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Researchers who found high levels of pharmaceuticals in the blood and tissues of bonefish believe the contamination may be contributing to the decline of not only bonefish, but also more than 125 other species that bonefish feed on.
The researchers said their findings raise concerns for Florida’s commercial fisheries and for the health of humans who eat fish.
“These findings are truly alarming,” said Jennifer Rehage, Ph.D., the study’s lead researcher from Florida International University (FIU).
Rehage, a coastal and fish ecologist and associate professor at FIU’s Institute of Environment and the Earth, added:
“Pharmaceuticals are an invisible threat, unlike algal blooms or turbid waters. Yet these results tell us that they are a formidable threat to our fisheries, and highlight the pressing need to address our longstanding wastewater infrastructure issues.”
The ‘Bonefish Pharmaceutical Contaminants Study’
Bonefish are “nicknamed ‘grey ghosts’ for their lustrous silver scales” and “remarkable stealth and speed,” according to The Guardian. They can swim up to 40 mph, and anglers come from around the world to fish for them in Florida.
But the population of bonefish off the coast of Florida has dropped 56% over the last 40 years.
One possible cause for the decline in bonefish is pharmaceutical pollution in the ocean. The “Bonefish Pharmaceutical Contaminants Study” was a three-year research project commissioned by Bonefish & Tarpon Trust, a Miami-based nonprofit. The research was conducted by FIU.
The researchers analyzed samples from 93 bonefish off the coast of Florida. All the bonefish sampled contained pharmaceuticals — on average, seven pharmaceuticals per fish.
One fish contained 17 pharmaceuticals.
The researchers could detect up to 104 commonly prescribed pharmaceuticals, and 58 of these were found in the bonefish.
The most common drugs found were blood pressure medications, antidepressants, prostate treatment medications, antibiotics and pain relievers, but researchers also detected heart medications, antihistamines, antifungals, stomach medications and opioids.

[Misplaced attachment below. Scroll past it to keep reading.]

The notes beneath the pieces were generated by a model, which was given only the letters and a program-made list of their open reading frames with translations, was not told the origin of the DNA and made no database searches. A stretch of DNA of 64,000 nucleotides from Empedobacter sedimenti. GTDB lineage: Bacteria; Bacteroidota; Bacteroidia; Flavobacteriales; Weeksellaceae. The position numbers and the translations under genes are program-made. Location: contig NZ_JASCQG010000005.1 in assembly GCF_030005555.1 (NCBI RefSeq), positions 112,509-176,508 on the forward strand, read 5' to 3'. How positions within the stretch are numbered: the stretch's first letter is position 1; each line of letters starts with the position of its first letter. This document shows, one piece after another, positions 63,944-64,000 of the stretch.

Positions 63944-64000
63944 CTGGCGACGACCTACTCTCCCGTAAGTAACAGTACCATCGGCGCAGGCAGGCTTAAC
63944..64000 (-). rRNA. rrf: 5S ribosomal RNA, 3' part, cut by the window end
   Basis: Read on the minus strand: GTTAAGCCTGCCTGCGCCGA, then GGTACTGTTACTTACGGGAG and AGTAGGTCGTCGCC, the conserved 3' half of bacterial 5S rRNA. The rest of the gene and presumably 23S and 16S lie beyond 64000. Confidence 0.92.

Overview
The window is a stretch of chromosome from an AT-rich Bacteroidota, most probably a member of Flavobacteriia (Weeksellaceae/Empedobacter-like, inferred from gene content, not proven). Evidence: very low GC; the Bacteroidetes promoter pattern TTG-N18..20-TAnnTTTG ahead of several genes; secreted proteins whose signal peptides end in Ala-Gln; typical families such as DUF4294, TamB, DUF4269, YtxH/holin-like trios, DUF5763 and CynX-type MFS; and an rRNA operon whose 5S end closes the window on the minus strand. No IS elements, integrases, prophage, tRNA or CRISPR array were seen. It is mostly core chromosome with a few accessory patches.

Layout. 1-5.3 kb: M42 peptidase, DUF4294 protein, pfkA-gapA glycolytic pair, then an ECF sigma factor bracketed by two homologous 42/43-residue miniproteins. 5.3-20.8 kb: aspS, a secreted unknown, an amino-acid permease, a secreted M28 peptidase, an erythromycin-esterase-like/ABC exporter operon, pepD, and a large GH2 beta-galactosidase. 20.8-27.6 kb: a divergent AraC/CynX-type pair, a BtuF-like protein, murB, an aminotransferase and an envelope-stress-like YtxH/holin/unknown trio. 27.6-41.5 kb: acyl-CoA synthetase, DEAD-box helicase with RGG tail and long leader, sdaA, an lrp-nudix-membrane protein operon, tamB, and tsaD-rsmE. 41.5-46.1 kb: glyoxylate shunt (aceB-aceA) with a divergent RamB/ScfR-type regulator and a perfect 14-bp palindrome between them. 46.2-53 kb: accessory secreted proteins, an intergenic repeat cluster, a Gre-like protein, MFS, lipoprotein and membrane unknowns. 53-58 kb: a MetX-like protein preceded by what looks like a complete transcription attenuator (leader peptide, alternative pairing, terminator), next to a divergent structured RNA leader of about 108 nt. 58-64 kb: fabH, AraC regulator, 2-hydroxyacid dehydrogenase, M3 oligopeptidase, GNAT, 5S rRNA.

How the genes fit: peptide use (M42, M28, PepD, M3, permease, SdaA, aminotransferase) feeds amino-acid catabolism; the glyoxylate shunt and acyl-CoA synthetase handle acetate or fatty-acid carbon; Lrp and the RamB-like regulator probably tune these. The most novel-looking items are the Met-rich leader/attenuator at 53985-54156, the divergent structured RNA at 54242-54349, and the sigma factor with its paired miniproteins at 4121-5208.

In just over half of the fish (56%), the levels of the pharmaceuticals in their system were “above which we expect negative effects,” according to the study.
Bonefish might be exposed to pharmaceuticals by inhaling contaminated water or sediment through their gills, or from the food they eat.
The researchers also studied 125 animals that bonefish eat, such as shrimp, crabs and small fish. On average, these prey species contained 11 pharmaceutical contaminants each — the same types of pharmaceuticals found in the bonefish.
This provides evidence the pharmaceuticals are bioaccumulating, meaning that toxins tend to become more concentrated in predators. It also shows contamination in other species that are important to Florida’s valuable fisheries.
The study has not yet been published. Rehage said she and her co-authors plan to submit their study to a peer-reviewed journal. The results were presented at a Bonefish & Tarpon Trust panel event held in Tallahassee, Florida, on Feb. 2.
Overlooked aspect of water quality?
Almost 5 billion prescriptions are filled per year in the U.S. alone, and the average American takes about 12 prescriptions a year.
“No legal limits exist for the control of pollution from pharmaceuticals during manufacture, use nor disposal,” according to the study.